Your "bad government of the day" topic of course is aligned with your Obamacare will ruin the world viewpoint.  That's your point isn't it?  It's not all bad at the VA, is it?  OK, let's privatize the VA and see how well that works.  You may also want to realize that after decades of the US fighting various wars, we have aging veterans who are seeing medical conditions that comes with just plain getting old.  It's called supply and demand. Maybe if we just stop fighting all these wars and save some money then we wouldn't have so many vets needing medical attention.

Kyle_Wingfield
Kyle_Wingfield moderator

@Likewise "let's privatize the VA and see how well that works"

This is explicitly not "privatizing the VA." It is letting veterans get private care when the VA can't provide that care in a convenient or timely manner.

TaxiSmith
TaxiSmith

The business of health care is best operated by private systems. Why not have the government take the money being spent on the VA health system and use it to underwrite veteran care from private health care providers? Too simple?

lvg
lvg

Well written by Kyle. I know someone whose elderly father who had dementia was dumped on an access road to 285 by a VA contractor who was supposed to take him from the VA hospital to a personal care home. Luckily a good samaritan picked him up. It was on channel 5.

LilBarryBailout
LilBarryBailout

@lvg

Good grief.  It seems that the folks who provide rides to and from health care for people on various government medical handout programs are very, very sketchy.  I have heard of similar cases, as well as outright fraud.

RafeHollister
RafeHollister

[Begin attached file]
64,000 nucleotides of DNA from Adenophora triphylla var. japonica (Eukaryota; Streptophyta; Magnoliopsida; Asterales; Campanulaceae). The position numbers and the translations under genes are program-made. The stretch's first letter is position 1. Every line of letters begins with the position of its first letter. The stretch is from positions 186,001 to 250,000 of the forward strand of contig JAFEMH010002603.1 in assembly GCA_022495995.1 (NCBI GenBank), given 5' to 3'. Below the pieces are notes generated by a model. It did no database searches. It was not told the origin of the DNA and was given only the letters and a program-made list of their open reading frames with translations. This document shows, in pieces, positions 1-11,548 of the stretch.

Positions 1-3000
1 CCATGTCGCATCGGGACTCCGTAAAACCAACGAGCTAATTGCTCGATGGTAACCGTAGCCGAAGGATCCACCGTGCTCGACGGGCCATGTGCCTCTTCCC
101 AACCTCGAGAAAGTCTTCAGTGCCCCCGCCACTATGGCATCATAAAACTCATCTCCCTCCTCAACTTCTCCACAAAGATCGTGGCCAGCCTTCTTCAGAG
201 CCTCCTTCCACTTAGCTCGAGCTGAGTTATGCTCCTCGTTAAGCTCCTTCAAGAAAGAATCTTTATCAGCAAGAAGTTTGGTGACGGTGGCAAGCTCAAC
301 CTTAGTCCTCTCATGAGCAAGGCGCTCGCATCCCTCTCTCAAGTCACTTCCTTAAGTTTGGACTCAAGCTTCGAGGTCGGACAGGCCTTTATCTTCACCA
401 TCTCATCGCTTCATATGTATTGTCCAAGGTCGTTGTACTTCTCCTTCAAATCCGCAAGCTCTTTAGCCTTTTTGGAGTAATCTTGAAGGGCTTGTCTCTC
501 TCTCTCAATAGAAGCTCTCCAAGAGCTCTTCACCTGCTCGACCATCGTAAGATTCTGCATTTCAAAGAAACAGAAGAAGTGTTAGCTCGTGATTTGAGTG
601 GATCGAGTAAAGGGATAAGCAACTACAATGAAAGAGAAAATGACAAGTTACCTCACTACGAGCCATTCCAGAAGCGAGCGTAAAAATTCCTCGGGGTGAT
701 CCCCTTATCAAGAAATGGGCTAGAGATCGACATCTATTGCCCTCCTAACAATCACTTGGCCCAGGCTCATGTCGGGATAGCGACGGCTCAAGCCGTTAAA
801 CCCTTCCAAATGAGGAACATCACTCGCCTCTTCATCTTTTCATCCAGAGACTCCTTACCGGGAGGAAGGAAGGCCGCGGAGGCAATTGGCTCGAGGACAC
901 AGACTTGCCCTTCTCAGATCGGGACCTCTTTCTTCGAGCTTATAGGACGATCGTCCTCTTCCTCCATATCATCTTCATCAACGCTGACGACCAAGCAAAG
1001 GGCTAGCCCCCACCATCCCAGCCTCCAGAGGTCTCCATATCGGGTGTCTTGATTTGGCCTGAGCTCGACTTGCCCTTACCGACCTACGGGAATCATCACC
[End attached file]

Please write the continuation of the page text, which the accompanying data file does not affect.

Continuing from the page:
Why aren't the GOP Congress pursuing their responsibilities of oversight?


Too invested in the status quo and too beholden to their donors who make good money off of government inefficiency and corruption.  The leadership of the GOP is in bed with the bureaucrats in government as much or more than the Dems.  Guys like Perdue and Isaakson are just votes in the pockets of Mitch McConnell.

lvg
lvg

@RafeHollister Response- Teaheads with no intentions of compromising on anything other than reducing spending; backstabbing; grandstanding; fixation on obstructing the President; concerns that GOP monitoring groups will give them failing grades; worshipping at Grover's feet, etc.

Hedley_Lammar
Hedley_Lammar

Wars like the ones in Iraq have consequences. 


But when you think it will be a cakewalk and we will be greeted with Roses and Chocolates you don't prepare for those things.


So you have soldiers who return and cant get the care they need. 

Kyle_Wingfield
Kyle_Wingfield moderator

@Hedley_Lammar Actually, at the moment Vietnam veterans are the ones going through the high-use, high-cost years. That's per McDonald at the hearing.

RafeHollister
RafeHollister

@Kyle_Wingfield @Hedley_Lammar Now Headley needs someone to help him with another Bush to blame talking point.  Obama has had 7 years to bring the VA up to speed, but seems he was more interested in eliminating the Oreo's from school lunches, than take care of our wonderful veterans.